Kids Definition of measure

 (Entry 1 of 2)

1 : extent sense 2, degree, amount Our plan did succeed in large measure.
2 : the size, capacity, or quantity of something that has been determined Use equal measures of flour and milk.
3 : something (as a yardstick or cup) used in determining size, capacity, or quantity
4 : a unit used in determining size, capacity, or quantity An inch is a measure of length.
5 : a system of determining size, capacity, or quantity liquid measure
6 : the notes and rests between bar lines on a musical staff
7 : a way of accomplishing something a safety measure The new law is a measure to save energy.
for good measure
: as something added or extra We gave the wall another coat of paint for good measure.

measure

verb
measured; measuring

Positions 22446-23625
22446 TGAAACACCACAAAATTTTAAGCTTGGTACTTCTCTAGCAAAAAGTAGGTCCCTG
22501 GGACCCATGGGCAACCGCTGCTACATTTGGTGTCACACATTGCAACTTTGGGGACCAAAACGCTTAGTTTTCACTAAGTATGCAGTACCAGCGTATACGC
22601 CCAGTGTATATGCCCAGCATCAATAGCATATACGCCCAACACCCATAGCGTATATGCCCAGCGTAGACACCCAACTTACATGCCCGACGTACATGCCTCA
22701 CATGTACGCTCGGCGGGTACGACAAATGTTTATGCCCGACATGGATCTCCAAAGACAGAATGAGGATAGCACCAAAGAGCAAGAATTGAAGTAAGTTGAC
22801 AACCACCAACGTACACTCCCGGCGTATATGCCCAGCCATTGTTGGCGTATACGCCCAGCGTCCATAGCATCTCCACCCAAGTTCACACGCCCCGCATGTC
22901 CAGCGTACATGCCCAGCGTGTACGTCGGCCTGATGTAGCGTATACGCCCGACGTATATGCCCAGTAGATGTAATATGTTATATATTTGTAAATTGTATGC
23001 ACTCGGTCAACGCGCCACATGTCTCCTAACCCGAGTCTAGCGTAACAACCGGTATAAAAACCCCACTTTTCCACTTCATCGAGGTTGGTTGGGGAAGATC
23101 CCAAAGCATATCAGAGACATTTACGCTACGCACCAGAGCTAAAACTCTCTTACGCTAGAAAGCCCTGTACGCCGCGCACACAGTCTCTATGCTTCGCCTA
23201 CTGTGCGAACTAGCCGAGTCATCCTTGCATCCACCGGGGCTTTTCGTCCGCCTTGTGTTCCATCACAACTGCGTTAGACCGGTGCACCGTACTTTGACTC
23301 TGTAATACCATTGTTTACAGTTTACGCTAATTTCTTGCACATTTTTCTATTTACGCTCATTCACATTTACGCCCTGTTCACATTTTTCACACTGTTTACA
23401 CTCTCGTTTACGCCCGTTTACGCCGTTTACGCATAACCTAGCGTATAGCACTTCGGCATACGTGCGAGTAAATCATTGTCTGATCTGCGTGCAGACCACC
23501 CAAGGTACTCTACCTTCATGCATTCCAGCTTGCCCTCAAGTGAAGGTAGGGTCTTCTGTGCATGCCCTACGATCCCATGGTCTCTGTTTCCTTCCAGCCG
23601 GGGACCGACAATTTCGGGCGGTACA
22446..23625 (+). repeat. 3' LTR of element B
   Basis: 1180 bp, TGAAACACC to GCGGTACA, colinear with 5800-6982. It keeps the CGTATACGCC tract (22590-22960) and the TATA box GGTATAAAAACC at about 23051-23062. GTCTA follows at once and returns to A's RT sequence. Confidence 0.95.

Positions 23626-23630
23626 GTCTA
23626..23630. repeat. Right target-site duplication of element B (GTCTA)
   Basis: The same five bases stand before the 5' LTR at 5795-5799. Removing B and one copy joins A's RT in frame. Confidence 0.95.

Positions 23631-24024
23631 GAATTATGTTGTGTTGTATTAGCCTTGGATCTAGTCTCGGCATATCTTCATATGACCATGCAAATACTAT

Kids Definition of measure (Entry 2 of 2)

1 : to find out the size, extent, or amount of You should measure the cloth before cutting.
2 : to separate out a fixed amount She measured the rice.
3 : estimate entry 1 I had to measure the distance with my eye.
4 : to bring into comparison Why don't you measure your skill against mine?
5 : to give a determination of size, capacity, or quantity : indicate A thermometer measures temperature.
6 : to have as its size, capacity, or quantity The cloth measures ten meters.
measure up
: to satisfy needs or requirements They did not measure up to expectations.

measure

noun
mea·​sure | \ ˈmezh-ər How to pronounce measure (audio) , ˈmāzh- How to pronounce measure (audio) \

Medical Definition of measure

 (Entry 1 of 2)

1 : an instrument or utensil for measuring
2 : a standard or unit of measurement also : a system of such measures metric measure

measure

verb
measured; measuring\ ˈmezh-​(ə-​)riŋ, ˈmāzh-​ How to pronounce measure (audio) \

Medical Definition of measure (Entry 2 of 2)

transitive verb

1 : to allot or apportion in measured amounts
2 : to ascertain the measurements of
3 : to serve as a measure of a thermometer measures temperature

intransitive verb

: to have a specified measurement